OneMain Financial makes personal loans, and it’s known for lending to “people with poor credit who may have trouble qualifying for a traditional bank loan.” But its interest rates are high, averaging 27% but going as high as 35.99%.
Judging by the online complaints, OneMain is also known for a combination of high interest rates, borrowing fees, and monthly payments that don’t seem high enough to ever free lenders from debt. One borrower says in bewilderment, “I borrowed some money from them and after a year of paying $200 a month I still owe more than I borrowed.” Another complains, “Been paying on loan for the [last] 10 years. Have not hit my principal yet.” And a third: “We borrowed $7500 for household work and our payback is $15,000. We have asked how is this possible and they just gave us the run around.”
With that kind of business model, it wouldn’t be surprising if a lot of borrowers at some point have difficulty making payments on their loans.
What we’re currently investigating is what happens then. Are OneMain’s debt collection practices lawful, fair, and honest?
Signs say that they might not be. At least two class actions, one in California and one in West Virginia, have been filed alleging that OneMain violated the Telephone Consumer Protection Act (TCPA) in attempting to collect debt.
Here are some kinds of behavior that state and federal laws forbid:
- Harassing you, for example by making your phone ring repeatedly.
- Sending debt collection letters that are confusing.
- Sending debt collection letters that contain misstatements or misrepresentations, such as misstating the amount of the debt, falsely claiming that the sender is lawyer, or threatening to take action that the sender can’t legally take.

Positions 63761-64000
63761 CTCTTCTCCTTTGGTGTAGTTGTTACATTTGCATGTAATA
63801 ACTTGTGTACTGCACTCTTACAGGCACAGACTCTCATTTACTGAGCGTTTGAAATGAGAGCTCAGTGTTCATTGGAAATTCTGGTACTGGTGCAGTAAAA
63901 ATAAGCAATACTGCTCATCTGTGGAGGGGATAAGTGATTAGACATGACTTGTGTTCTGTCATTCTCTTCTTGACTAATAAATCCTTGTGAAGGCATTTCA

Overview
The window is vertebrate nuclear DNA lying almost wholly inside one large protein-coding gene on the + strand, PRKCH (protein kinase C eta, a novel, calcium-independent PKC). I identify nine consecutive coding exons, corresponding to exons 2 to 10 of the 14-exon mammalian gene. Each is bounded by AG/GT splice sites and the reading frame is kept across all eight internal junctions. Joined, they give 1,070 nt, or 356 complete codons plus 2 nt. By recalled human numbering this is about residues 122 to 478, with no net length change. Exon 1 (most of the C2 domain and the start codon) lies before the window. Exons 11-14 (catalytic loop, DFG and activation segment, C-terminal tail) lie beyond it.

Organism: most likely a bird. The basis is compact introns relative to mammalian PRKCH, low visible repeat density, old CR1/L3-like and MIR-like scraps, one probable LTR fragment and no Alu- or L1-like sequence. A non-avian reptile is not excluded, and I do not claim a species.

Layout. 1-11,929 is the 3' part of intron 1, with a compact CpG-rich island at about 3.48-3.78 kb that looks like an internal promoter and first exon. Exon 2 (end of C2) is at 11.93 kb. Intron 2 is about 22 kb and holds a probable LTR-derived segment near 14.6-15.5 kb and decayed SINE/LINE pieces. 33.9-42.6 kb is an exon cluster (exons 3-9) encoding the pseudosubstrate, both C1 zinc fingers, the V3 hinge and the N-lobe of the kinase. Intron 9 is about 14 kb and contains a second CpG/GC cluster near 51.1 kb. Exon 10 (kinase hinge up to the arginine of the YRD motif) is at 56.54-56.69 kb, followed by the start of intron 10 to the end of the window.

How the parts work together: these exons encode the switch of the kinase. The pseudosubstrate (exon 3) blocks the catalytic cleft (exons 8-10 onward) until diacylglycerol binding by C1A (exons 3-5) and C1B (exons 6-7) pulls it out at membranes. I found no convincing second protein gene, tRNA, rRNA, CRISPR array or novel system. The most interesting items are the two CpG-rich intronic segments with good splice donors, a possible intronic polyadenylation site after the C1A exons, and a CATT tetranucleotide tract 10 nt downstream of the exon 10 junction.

- Trying to collect debts which you have already paid or which have been discharged in bankruptcy.
- Trying to collect old debts for which the statute of limitations has expired.
- Adding extra fees and charges to the amount you owe.
- Talking about your debt to third parties, such as family, friends, or employers.
- Robo-calling you on your cell phone about your debt.
- Calling you too late at night or too early in the morning, or calling you too many times.
- Refusing to stop calling when you ask them to.
- Threatening you.
Laws vary in different states, but the TCPA—which forbids robo-calls about debt to cell phones—is a federal law that applies in all fifty states.
If you’ve experienced questionable debt collection practices with a OneMain Financial loan, fill out the form on this page and attach evidence, such as letters received or cell phone numbers called and dates of calls.Article Type: Investigation